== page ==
Thursday, January 14, 2010

Germà Bel: "There's not a bit of difference between this plan for managing the [Barcelona] airport and nothing."

Originally published in Vilaweb on January 13, 2010

The economist Germà Bel examines the airport management model proposed by the Spanish government

Germà Bel, economist who forms part of a group of business leaders and experts that asked that Catalans be allowed an individualized and territorial management of their airports, spoke very negatively in this interview with VilaWeb about the proposal put forth by the Minister of Public Works and Transport, José Blanco. He argues that "this maintains the centralized system" that we have now. And he believes that now is the moment for a reply by the Catalan political establishment, that needs to show whether it will accept that it be treated like a "purely symbolic element" or not.

How do you see the airport management proposal suggested by Spanish Minister José Blanco?

That which was explained today, consists basically in maintaining a centralized and unitary system that controls the strategic decisions about the management of the airport, while introducing the word "individualized". Indeed, the system has been defined with rather unexpected clarity. It's quite clear that it consists of a change of nomenclature, and in a very few modifications of some very minimal points, in relegating the territorial parts to a position of "no, no, and no" and basically maintains the existing system.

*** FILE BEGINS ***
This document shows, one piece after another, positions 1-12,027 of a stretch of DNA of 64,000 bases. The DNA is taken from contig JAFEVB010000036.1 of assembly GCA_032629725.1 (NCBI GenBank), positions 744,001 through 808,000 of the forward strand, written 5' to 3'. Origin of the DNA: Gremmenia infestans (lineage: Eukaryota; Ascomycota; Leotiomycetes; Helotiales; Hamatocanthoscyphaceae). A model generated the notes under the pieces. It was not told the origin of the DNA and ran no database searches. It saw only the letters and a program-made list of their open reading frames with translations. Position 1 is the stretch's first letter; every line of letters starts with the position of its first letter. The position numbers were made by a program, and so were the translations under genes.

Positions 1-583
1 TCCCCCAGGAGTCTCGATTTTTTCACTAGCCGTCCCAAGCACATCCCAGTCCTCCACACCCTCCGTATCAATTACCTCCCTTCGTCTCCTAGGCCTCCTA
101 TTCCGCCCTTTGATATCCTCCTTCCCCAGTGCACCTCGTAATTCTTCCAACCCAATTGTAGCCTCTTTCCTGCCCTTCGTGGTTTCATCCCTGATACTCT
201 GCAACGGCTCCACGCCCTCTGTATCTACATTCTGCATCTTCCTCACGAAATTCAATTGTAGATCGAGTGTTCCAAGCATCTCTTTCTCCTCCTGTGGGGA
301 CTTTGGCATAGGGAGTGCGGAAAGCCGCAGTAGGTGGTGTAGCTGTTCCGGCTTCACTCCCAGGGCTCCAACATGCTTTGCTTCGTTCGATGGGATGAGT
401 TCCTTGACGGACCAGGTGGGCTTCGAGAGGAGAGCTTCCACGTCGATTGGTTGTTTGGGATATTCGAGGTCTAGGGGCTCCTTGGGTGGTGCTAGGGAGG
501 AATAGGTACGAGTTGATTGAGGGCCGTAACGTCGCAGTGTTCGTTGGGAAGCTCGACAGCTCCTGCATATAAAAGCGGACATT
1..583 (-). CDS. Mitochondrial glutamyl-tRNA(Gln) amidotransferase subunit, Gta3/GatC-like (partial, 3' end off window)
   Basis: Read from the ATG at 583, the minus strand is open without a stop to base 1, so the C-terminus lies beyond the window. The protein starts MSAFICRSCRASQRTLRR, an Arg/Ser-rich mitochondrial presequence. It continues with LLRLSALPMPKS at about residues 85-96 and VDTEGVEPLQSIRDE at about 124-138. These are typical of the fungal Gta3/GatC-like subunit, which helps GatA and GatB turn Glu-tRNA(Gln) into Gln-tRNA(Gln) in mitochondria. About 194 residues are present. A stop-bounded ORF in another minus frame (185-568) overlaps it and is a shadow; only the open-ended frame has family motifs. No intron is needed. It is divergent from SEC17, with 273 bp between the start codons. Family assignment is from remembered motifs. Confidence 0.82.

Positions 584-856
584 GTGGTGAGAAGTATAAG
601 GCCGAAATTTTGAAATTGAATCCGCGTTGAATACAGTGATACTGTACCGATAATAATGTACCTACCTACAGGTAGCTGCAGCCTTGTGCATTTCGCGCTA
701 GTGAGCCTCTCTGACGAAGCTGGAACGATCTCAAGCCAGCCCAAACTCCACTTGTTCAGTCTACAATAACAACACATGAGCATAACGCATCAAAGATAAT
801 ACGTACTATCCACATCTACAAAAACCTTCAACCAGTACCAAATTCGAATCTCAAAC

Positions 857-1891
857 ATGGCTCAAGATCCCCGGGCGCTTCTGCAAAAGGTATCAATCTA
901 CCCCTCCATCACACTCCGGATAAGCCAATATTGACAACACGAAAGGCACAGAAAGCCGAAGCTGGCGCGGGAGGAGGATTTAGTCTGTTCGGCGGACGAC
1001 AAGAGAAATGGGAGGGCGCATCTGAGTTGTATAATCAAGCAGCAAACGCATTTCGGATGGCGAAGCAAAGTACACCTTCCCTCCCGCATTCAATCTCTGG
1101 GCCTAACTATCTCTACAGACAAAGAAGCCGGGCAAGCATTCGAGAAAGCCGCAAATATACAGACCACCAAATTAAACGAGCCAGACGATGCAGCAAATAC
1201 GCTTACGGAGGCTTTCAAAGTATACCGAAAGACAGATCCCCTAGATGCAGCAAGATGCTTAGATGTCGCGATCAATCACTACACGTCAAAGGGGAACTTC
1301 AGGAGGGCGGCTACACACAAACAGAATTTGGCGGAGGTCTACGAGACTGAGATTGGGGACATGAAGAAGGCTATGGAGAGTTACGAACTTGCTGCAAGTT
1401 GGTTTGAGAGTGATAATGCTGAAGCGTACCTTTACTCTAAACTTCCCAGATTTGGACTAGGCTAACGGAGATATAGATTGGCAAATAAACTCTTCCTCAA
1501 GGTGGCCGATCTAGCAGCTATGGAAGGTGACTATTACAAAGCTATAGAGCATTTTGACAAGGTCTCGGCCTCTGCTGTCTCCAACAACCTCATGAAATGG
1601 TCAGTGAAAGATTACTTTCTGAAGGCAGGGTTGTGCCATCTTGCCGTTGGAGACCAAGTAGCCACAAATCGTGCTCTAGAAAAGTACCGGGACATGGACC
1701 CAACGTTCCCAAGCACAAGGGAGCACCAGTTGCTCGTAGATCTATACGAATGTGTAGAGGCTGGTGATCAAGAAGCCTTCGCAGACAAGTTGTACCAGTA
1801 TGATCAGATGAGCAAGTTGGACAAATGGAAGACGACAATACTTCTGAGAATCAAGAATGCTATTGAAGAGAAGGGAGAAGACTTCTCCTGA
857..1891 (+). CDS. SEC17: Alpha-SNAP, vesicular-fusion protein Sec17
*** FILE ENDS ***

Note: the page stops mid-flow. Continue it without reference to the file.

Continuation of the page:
Do the changes in nomenclature, the appearance of subsidiaries and the influx of private capital in the overseeing company translate to more eficiency with respect to the current management?

You have to keep in mind that the majority of subsidiaries will still belong to AENA and that the territorial parts will be able to say "no" to the price of parking, Coca-Cola, newspapers, and baggage service. And they will only be able to say, "no". That is, they can only veto. The territorial parts will not end up even using their veto because you can't construct an airport project on the foundation of a veto. In the end, and in reality, negative vetoes are not exercised because they destroy the company.

Would the territorial committee on the development of routes that Minister Blanco is proposing help to make Barcelona airpot (El Prat) an intercontinental hub?
There already was a Routes Committee working in Barcelona and doing a reasonable job. But, if the airport of Barcelona cannot make decisions about investments, taxes or commercial policies in general, and instead AENA must manage those tasks, the committee will have no mandate and whatever powers they do have won't be worth the paper they're printed on, since they won't have the resources to bring them to fruition. In fact, the Routes Committees are a peculiarity of Spain. In normal countries, there are no Routes Committees because the management of the airport itself makes its own commercial policy. This is a clear demonstration of the absolute ridiculousness of the Spanish system which imposes Routes Committees when there is already a manager in place.

Can the system made public today be compared to that of any other country?